Due to the lockdown in the country, shopkeepers are already facing demand and supply problems, the exodus of workers has added fuel to the fire, affecting the entire supply chain of essential commodities. Due to this, there has been a problem in the supply of flour and pulses and edible oil.
96% migrant workers did not get rations from the government, 90% did not receive wages during lockdown
Most grain markets are closed, oil and rice mills are running with minimal labor, and truck operators are facing difficulty in moving consumer products (FMCG) from one city to another. If the same situation persists after 21 days of lockdown, then the prices of many commodities may rise in the country.
Government measures are also ineffective
Despite the efforts of the central and state governments to ensure a fair supply of FMCG and other essential goods, the fear of the Corona epidemic is powering the workers and workers working in the mills and factories, causing them to stay away from work.
80 percent pulses mills closed
“Coronavirus fear has affected production. About 80 percent of pulses mills are closed due to lack of raw materials and workers. Although the government has now allowed trucks to run, the problem with transport still persists,” Suresh Agarwal, The All India Pulses Mills Association said.
Even the authorities have given permission to operate the truck drivers but police creates a lot of problems for the transport of goods especially at the boundaries of different states on the borders that are hindering the transport. Suresh Aggarwal says that if the laborer goes back to work, and the transport issues are resolved quickly, the situation may be controlled again.
“There was panic on the eve of the lockout on March 25. I somehow got stock of arhar and ata (flour) from a local businessman. But things are getting difficult now,” said the owner of Sanjay Stores in Vasantha area.
Problems in the procurement of wheat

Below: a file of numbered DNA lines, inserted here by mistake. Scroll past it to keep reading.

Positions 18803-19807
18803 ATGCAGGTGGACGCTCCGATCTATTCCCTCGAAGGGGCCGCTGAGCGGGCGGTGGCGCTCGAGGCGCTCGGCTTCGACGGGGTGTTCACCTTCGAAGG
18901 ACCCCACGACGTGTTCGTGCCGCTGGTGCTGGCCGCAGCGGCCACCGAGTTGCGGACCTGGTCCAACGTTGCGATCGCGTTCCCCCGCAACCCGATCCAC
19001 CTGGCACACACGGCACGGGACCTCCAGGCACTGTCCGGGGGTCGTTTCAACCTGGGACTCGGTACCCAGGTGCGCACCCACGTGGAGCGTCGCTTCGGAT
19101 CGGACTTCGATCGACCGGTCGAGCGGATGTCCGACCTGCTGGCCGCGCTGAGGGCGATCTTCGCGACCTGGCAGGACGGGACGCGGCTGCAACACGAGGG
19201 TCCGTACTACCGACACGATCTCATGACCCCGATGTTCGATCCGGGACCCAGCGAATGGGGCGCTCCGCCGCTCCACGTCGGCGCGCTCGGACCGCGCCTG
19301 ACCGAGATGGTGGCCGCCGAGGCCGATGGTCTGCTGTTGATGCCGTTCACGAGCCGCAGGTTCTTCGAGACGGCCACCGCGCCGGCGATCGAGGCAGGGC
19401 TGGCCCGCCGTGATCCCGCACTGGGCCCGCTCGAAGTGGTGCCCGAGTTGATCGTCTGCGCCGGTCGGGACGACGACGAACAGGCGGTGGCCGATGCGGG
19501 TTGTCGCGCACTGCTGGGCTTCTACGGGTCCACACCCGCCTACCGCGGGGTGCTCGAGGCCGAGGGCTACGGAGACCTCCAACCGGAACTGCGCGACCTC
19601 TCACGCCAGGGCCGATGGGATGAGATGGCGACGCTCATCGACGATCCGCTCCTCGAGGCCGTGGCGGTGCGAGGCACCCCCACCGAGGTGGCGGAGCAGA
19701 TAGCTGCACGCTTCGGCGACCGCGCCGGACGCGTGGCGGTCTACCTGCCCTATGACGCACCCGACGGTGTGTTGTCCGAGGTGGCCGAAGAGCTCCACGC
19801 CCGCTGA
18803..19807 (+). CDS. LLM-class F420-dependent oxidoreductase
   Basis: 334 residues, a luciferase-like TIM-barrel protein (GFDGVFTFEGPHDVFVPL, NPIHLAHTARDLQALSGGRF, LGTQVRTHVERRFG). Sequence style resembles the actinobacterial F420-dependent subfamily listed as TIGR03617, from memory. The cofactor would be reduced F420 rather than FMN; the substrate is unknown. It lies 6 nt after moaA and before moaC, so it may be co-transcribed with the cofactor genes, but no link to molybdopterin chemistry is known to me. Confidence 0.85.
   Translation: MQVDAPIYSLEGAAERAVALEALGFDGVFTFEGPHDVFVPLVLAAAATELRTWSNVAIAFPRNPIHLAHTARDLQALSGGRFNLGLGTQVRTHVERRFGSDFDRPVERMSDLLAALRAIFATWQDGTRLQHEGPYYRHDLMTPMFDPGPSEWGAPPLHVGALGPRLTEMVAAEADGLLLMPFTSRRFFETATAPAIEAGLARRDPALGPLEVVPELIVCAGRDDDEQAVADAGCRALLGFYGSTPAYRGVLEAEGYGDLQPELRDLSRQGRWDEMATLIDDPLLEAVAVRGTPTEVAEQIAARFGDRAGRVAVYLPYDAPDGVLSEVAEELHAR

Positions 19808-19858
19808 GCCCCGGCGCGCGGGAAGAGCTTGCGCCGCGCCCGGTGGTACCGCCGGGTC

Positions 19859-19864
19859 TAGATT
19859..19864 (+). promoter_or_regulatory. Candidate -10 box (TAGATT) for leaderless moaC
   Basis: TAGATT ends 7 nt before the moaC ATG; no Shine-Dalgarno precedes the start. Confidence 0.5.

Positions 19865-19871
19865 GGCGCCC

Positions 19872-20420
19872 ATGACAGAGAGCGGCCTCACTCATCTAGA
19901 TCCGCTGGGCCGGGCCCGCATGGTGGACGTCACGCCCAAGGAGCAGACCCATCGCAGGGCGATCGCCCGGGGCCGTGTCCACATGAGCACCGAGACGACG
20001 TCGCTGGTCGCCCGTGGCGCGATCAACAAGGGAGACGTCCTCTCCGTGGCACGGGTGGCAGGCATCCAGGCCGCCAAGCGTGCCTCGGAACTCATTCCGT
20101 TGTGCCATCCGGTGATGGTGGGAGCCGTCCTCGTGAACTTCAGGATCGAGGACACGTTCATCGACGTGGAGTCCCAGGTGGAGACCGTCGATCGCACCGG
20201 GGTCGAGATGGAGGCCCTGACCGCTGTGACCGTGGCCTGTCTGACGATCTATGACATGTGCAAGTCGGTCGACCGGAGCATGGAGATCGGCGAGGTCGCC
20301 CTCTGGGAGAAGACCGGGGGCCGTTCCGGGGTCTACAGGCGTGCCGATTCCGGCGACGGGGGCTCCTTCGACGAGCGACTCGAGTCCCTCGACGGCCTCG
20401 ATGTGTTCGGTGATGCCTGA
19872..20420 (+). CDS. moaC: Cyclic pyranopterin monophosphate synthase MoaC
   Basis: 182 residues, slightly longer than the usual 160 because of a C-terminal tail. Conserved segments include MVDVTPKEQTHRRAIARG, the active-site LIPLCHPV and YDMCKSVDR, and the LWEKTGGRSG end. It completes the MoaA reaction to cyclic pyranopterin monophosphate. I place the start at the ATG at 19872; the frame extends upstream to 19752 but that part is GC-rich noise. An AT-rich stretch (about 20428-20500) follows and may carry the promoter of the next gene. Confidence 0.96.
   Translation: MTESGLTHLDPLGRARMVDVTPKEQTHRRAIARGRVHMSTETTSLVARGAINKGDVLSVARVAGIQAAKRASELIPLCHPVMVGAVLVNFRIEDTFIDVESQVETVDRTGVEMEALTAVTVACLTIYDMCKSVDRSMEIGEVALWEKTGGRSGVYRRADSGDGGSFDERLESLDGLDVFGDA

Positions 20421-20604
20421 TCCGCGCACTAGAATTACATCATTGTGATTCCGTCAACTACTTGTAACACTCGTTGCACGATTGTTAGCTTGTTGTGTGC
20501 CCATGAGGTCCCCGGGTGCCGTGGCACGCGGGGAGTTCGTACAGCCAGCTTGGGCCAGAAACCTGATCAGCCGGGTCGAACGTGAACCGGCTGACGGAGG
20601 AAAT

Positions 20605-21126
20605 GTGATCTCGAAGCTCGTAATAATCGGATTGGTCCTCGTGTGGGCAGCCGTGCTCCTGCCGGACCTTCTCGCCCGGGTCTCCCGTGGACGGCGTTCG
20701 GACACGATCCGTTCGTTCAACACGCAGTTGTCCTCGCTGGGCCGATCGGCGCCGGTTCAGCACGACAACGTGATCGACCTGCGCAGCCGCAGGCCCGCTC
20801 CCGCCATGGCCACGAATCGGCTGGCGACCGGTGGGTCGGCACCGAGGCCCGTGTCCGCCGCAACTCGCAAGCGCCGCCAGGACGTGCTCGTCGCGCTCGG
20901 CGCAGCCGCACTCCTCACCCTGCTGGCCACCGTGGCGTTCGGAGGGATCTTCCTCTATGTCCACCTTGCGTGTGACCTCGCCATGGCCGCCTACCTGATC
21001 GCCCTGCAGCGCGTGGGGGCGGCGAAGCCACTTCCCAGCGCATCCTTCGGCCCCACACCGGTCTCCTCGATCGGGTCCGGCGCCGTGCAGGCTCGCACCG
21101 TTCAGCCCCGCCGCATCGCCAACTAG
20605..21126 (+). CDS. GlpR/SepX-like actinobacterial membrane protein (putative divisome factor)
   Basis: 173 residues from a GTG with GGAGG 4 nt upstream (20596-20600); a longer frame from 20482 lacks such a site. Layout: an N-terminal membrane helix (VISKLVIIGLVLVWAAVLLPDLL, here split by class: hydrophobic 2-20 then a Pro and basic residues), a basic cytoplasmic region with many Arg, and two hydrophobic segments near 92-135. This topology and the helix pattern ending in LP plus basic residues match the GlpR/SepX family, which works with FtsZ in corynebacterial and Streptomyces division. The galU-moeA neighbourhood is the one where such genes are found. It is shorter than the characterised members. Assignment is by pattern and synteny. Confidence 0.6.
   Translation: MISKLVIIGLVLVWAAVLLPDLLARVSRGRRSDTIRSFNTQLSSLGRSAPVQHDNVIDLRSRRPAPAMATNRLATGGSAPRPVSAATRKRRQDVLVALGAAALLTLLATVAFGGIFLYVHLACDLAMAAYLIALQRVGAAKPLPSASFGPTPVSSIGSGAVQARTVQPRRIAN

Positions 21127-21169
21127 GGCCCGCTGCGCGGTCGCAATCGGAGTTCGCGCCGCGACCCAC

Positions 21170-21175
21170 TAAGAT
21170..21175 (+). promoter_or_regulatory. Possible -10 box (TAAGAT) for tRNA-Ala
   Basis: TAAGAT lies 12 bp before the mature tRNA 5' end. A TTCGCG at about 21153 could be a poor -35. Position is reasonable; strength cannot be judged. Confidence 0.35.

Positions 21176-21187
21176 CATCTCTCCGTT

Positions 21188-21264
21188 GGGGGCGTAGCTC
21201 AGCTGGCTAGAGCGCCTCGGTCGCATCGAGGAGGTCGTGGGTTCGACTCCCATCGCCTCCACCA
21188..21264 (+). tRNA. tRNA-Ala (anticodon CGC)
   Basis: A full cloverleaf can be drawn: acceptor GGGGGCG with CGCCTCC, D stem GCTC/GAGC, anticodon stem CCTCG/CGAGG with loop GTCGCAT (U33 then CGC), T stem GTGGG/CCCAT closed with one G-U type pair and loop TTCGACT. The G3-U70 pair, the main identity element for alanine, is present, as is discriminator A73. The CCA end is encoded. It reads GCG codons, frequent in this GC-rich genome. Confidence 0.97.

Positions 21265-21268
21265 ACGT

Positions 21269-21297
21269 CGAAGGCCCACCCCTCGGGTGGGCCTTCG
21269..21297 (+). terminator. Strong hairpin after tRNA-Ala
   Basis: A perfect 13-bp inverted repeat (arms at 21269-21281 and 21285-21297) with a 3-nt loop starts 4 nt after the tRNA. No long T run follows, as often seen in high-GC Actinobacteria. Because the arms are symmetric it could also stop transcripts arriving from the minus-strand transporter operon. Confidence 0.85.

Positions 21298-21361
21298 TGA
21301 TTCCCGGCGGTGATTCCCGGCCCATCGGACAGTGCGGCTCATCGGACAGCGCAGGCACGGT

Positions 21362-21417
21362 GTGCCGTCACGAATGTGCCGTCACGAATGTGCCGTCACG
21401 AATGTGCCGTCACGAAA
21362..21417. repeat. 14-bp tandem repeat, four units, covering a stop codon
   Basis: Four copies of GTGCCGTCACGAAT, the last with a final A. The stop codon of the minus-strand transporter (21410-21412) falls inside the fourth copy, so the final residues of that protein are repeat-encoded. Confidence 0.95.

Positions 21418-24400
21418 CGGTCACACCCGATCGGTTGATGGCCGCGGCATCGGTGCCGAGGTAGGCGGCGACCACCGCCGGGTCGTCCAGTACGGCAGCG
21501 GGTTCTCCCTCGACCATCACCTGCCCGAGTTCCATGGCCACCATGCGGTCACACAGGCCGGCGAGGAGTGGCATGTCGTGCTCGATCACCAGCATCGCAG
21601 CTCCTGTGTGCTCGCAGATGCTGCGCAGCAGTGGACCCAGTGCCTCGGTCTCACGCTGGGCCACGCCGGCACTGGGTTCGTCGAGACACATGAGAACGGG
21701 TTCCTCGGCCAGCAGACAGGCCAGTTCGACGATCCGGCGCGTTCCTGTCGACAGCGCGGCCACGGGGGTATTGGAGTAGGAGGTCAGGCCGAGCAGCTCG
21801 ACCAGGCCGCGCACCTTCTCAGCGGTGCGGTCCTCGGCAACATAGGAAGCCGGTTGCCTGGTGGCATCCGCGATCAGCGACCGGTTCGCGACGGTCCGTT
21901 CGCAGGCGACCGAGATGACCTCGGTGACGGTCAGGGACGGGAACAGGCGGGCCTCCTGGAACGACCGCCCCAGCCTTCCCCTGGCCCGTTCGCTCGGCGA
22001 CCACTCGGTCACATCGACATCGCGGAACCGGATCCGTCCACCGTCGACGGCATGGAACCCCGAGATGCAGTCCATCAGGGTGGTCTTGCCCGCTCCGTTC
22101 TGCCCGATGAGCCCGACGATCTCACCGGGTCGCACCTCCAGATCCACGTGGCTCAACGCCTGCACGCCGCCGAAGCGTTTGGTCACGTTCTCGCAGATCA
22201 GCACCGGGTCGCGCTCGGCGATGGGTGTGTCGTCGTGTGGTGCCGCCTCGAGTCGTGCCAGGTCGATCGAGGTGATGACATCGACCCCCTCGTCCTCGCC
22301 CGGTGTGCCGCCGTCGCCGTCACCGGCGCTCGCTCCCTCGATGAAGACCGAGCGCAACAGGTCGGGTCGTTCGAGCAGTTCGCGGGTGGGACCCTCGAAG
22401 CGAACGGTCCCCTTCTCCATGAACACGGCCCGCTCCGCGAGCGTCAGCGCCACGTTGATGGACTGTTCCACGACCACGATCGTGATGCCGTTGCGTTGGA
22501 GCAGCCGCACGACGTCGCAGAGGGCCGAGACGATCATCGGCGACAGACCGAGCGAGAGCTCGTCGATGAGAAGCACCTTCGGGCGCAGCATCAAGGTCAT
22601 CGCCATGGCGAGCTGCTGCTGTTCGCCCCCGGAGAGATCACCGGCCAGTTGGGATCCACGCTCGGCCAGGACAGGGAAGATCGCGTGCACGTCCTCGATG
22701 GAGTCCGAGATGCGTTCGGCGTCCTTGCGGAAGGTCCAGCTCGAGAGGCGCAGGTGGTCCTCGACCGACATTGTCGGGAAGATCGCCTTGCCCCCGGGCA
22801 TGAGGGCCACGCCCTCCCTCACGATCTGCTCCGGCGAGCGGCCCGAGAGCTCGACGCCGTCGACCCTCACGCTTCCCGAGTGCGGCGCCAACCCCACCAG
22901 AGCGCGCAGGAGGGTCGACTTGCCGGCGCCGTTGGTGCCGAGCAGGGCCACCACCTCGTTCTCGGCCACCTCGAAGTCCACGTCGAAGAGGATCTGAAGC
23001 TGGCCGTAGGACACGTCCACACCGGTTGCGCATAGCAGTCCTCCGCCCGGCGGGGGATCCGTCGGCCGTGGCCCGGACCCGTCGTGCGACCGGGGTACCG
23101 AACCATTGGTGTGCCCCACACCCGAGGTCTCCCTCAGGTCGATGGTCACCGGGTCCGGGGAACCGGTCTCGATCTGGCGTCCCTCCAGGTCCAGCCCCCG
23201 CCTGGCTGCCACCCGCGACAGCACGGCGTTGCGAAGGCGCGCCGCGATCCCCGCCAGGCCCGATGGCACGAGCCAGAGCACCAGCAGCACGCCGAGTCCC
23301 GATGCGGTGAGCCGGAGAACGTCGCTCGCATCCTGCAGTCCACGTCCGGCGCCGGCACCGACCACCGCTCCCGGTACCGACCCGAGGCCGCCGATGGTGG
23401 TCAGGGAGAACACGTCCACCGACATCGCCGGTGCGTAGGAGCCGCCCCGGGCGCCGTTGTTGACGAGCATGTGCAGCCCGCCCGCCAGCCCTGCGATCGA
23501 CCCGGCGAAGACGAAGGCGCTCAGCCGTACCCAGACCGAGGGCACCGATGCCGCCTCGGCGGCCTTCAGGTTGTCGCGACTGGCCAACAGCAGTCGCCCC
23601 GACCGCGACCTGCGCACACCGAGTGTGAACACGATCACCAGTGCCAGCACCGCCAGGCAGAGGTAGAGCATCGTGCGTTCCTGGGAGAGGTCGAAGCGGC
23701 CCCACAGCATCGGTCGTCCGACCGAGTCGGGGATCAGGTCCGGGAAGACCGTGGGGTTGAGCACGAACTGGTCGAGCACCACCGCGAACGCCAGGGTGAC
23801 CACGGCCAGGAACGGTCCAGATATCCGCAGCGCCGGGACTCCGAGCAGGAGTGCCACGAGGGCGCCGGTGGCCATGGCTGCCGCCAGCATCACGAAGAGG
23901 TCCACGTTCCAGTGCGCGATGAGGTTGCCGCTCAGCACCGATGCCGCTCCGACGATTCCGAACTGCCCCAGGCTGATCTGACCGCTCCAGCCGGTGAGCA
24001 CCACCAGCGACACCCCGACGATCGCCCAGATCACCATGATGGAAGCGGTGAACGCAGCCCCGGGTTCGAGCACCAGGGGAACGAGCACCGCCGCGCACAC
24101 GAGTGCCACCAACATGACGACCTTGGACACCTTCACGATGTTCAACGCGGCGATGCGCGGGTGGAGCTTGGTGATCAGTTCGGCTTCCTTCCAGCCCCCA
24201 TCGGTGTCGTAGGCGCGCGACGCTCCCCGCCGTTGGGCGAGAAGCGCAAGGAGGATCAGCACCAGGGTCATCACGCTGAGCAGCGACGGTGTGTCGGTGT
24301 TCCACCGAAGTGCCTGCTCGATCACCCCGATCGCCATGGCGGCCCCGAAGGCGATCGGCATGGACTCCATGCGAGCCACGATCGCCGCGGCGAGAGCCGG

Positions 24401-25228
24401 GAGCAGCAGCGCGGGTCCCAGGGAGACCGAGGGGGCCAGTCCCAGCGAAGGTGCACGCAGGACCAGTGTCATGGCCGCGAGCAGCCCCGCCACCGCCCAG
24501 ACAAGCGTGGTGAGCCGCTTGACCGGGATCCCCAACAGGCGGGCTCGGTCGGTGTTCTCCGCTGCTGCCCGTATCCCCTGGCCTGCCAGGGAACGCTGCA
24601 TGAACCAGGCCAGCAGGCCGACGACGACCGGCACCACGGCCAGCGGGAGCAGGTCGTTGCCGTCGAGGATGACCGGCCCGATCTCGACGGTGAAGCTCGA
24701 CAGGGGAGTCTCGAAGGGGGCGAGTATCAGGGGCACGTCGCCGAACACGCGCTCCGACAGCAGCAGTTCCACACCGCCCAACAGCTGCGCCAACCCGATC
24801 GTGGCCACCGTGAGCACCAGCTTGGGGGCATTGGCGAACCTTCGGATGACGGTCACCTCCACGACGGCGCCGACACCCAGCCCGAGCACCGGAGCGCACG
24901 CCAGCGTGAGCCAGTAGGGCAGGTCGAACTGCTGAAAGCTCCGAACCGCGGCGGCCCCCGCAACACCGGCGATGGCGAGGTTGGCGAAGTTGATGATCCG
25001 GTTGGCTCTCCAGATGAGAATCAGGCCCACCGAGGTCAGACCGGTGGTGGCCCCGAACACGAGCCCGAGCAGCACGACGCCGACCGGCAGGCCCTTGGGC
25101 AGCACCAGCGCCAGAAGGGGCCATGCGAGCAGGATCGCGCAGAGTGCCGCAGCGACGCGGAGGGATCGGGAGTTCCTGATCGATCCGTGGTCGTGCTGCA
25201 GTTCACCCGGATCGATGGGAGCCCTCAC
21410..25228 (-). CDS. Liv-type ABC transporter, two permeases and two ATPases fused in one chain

Rajat Gupta, the owner of a flour mill, said, “My flour mill is open. I also managed some workers. But the problem is that I am not able to purchase wheat.” According to him, once the flour mills start getting an adequate supply of wheat from the traders, the mills will work to their full potential. Bhanu, the owner of a grocery store in Greater Noida, said that he used to sell a 5 kg packet of Ashirwad dough for Rs 180, but now it is available for Rs 220.
In fact the entire operation of the grain market, flour mills, rice mills including production and supply of FMCG remained affected due to transport and labor issues, including millers, distributors and industry bodies. “Stocks of biscuits, chocolate, milk powder and other items are available at the depot, but due to transportation disruptions, they are not being supplied,” Garg said.
There will be no problem in supply of edible oil
Atul Chaturvedi, president of the Solvent Extractors Association of India, said the supply chain for edible oils, sugar and other food items has started to be restored. He said, about 40-50 percent of the supply chain of edible oil, sugar and other food items has been restored.
Laxmichand Aggarwal, president of the Central Industry Organization (COOIT), said that the expeller producing mustard oil is operational and its supply will be uninterrupted. However, he admitted that mustard oil prices have risen due to the disruption in the supply of food products, but mustard oil is expected to rise further as the new crop season is coming up and farmers can grow their crops Selling directly to expeller.
Similarly, India Pulses and Grains Association (IPGA) President Jeetu Bheda also hopes to revive the food supply chain soon. He said, “In fact, the workers are back in their home which is a major hurdle in the restoration.